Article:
Tourism is highly exigent in term of water consumption and this can be really critical especially in the Mediterranean region, where the peak is concentrated during summer and the water source is less available and more vulnerable; every tourist can consumes between 300 and 850 litres of water per day, but this rate can be also more considering other kind of “indirect” sources of consumption such green areas and sport facilities irrigation, water losses compensation in swimming pools, water games or fountains, or the increasing water consumption of shops, bar, restaurant and any other activities related to furnish adequate services to tourists. Moreover, part of this great volume of water is polluted during its usage and it requires to be treated.   Hosting, entertaining and supplying the increasing number of tourists along the limited space of the Mediterranean coast generate an heavy impact on the environment that can be paid dearly.

But in a context of increasing challenges towards a more sustainable tourism, we have a “new” ally: Nature! Indeed, Nature-Based Solutions (NBS) can play a big role in making more sustainable the water management in the touristic field. NBSs were defined by the recent UN Word Water Development Report as solutions “inspiredand supported by nature and use, or mimic,natural processes to contribute to the improvedmanagement of water”.  Among the many NBS available now, green walls can have a great potentiality for eco-touristic sector.

Green walls: not only beautiful, but useful

Green walls are architectural solutions originally thought to improve air quality in cities, as well as cooling and restoring the aesthetic of buildings. But, did you know that they can become water sources for your touristic activities? Indeed, green walls can also treat greywater, i.e. all the wastewater produced by the touristic facility except WC (called blackwater). Greywater are less polluted and easier to be treated in comparison to blackwater, making them a valuable non-conventional water resource for uses not requiring potable water quality (e.g. gardening, toilet flushing)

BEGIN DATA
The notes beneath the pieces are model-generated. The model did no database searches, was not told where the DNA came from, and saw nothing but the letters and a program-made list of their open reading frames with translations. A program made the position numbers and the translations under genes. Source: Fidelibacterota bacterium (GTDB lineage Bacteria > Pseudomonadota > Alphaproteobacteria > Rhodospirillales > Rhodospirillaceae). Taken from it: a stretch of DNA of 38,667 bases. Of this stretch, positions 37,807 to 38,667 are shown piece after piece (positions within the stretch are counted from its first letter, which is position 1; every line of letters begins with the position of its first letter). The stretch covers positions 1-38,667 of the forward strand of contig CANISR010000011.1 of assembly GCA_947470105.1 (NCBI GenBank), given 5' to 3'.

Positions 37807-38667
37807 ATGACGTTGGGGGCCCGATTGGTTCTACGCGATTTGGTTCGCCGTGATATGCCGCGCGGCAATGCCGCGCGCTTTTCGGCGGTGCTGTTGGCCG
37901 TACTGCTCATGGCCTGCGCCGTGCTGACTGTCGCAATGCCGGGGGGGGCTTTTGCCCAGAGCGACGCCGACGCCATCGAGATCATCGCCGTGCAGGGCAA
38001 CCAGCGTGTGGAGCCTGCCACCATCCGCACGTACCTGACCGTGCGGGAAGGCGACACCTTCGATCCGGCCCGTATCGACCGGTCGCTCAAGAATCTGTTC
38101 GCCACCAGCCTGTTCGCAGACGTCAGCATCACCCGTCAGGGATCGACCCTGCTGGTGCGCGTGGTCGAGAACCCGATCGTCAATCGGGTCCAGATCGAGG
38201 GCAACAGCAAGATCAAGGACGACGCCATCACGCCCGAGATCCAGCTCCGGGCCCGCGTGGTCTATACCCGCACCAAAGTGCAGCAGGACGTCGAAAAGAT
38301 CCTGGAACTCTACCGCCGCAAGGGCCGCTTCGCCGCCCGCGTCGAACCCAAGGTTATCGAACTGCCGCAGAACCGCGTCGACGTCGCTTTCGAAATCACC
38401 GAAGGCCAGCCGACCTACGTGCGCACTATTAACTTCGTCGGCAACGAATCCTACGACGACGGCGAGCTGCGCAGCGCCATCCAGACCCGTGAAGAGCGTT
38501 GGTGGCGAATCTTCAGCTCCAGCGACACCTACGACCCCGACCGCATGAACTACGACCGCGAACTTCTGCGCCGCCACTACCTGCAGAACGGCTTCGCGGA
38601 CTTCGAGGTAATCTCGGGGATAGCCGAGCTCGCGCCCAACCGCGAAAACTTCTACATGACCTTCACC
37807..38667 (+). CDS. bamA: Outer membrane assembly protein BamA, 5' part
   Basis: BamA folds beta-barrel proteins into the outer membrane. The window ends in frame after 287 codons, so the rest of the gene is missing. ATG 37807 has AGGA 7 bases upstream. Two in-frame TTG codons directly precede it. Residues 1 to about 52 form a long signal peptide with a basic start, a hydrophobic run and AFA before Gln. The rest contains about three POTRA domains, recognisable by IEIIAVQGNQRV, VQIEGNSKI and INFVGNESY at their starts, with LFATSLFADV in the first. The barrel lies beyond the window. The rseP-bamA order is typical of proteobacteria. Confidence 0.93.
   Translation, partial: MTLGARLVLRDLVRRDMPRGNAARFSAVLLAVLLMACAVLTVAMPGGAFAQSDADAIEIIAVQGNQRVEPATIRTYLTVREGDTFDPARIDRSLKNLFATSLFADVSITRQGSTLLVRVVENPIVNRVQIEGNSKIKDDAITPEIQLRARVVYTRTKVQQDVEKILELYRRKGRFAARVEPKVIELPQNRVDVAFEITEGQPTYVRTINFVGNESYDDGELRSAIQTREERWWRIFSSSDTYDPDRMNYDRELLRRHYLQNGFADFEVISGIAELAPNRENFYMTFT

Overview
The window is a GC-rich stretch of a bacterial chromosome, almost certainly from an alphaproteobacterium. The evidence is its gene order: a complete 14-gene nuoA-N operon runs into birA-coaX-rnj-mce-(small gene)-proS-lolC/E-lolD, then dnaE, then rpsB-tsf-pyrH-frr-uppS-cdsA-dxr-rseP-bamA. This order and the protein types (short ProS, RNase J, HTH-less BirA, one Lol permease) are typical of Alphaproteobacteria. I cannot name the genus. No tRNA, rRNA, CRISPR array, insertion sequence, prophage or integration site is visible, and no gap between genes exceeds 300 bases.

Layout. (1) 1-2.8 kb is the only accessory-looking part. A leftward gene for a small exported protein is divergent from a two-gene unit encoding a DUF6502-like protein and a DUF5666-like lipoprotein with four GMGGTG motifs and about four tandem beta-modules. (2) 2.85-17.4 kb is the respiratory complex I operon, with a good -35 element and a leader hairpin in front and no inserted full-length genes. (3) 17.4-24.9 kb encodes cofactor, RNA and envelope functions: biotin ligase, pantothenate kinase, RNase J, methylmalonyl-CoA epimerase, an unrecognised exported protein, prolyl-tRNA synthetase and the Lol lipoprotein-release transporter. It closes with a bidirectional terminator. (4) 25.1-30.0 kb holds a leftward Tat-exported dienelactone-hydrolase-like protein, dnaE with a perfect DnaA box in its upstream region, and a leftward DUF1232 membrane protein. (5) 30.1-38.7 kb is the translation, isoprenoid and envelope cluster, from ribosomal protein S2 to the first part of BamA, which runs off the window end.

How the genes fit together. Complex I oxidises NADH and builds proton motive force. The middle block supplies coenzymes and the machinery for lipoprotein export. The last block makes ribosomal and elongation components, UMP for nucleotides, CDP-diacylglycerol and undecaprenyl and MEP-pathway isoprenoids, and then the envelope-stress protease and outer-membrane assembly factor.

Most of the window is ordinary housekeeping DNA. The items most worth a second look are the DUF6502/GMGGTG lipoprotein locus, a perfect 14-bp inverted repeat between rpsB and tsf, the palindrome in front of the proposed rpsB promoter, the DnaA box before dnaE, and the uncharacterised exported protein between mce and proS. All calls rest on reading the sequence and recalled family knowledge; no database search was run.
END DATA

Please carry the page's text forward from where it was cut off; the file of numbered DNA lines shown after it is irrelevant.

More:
How green walls treat greywater

How green walls reuse greywater

Green walls: nicer being biodiverse
Green walls, as every NBS, can be multi-purpose. This means that we can reach multiple goals with only one solution. Nature never does only one thing at a time! Therefore, green walls can be, at the same time, nice, practical for the touristic facility, and useful for more holistic goals. An example is the biodiversity lost challenge, among the most relevant evidenced by the recent Planetary boundaries of the Stockholm Resilience Centre. Why don’t you reduce water consumption, green your walls, and contribute in saving the world with a unique solutions? Indeed, green walls for greywater treatment can be your “next door“ hotspot of biodiversity!

Selected plants usable for green walls

Green walls, not research, already reality: the example of Margarita beach in Ragusa (Italy)
Although intense research is developing to optimize the use, green walls for greywater treatment and reuse are already reality! An example is the demonstrative action located in a beach facility along the Marina di Ragusa seafront, the Margarita Beach. During summer, the site is largely frequented by tourists and local people and the water consumption is very high. This is more evident in the weekends and in August, mainly due to the presence of WCs and external showers that are used both by the clients of Margarita Beach and by the other people.

Installation phase of Green Wall – Margarita Beach Ragusa with Iridra and Svi.Med.onlus

The action provides the recovery of the lightly polluted water consumed in the external showers for irrigation and WC flushing; about 350 litres of water per day can be filtered in a green wall. The greywater produced by the showers are collected in a small vessel sized to separate the sand, followed by a pumping system to load the green wall,which permits the filtration and the biological treatment of the water. Different plant species are placed(Iris pseudacorus, Lytrumsalicaria, Juncuseffusus, Carexpendula, Eleocharispalustris, Calthapalustris, Lysimachia vulgaris). The treated greywater is harvested in a plastic tank with a capacity of 1000 litres, from where the water can be reused for irrigation and WC flushing.

Green wall for greywater treatment in Margarita Beach during start-up (May 2018)

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